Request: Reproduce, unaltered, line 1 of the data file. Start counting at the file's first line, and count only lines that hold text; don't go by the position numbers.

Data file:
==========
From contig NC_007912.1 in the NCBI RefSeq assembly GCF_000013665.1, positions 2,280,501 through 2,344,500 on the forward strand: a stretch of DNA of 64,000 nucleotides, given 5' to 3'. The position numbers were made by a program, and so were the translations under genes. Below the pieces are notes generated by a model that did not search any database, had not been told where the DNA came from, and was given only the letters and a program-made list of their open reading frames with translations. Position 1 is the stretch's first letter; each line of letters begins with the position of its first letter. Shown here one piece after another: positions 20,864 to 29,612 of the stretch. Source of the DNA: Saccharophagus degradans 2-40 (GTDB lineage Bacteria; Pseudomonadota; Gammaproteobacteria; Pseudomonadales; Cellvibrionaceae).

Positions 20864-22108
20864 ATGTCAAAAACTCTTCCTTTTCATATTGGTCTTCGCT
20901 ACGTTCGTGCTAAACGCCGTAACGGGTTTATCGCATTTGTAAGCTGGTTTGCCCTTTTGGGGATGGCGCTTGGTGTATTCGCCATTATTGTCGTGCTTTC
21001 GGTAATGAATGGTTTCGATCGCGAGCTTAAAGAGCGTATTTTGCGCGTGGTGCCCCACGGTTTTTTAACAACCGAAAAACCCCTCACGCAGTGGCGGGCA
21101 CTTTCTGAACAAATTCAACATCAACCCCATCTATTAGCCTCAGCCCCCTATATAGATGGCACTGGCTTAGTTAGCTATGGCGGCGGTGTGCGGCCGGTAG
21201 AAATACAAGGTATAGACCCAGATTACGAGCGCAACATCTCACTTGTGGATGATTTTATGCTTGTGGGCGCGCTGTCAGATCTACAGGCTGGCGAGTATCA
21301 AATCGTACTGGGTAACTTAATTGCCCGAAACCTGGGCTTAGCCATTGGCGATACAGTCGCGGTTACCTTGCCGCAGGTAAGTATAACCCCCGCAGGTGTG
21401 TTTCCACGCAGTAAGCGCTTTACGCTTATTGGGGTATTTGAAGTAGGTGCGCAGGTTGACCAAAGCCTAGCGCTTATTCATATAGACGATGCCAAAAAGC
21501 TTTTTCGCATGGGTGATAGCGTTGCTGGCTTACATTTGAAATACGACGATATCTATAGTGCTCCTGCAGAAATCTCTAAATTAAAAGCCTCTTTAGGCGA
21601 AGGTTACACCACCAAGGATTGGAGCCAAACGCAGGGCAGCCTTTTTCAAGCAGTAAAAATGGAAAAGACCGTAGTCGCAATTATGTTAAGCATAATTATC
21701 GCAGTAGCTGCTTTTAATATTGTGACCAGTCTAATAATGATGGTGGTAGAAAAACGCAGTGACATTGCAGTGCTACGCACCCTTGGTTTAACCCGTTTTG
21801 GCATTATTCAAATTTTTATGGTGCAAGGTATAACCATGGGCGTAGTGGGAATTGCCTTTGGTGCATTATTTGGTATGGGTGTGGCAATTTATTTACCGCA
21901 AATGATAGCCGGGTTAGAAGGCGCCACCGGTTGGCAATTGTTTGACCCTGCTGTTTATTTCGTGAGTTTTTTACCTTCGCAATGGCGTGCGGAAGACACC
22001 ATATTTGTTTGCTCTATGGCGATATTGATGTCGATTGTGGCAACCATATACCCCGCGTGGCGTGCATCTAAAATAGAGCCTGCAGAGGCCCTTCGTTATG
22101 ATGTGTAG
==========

From contig NC_007912.1 in the NCBI RefSeq assembly GCF_000013665.1, positions 2,280,501 through 2,344,500 on the forward strand: a stretch of DNA of 64,000 nucleotides, given 5' to 3'. The position numbers were made by a program, and so were the translations under genes. Below the pieces are notes generated by a model that did not search any database, had not been told where the DNA came from, and was given only the letters and a program-made list of their open reading frames with translations. Position 1 is the stretch's first letter; each line of letters begins with the position of its first letter. Shown here one piece after another: positions 20,864 to 29,612 of the stretch. Source of the DNA: Saccharophagus degradans 2-40 (GTDB lineage Bacteria; Pseudomonadota; Gammaproteobacteria; Pseudomonadales; Cellvibrionaceae).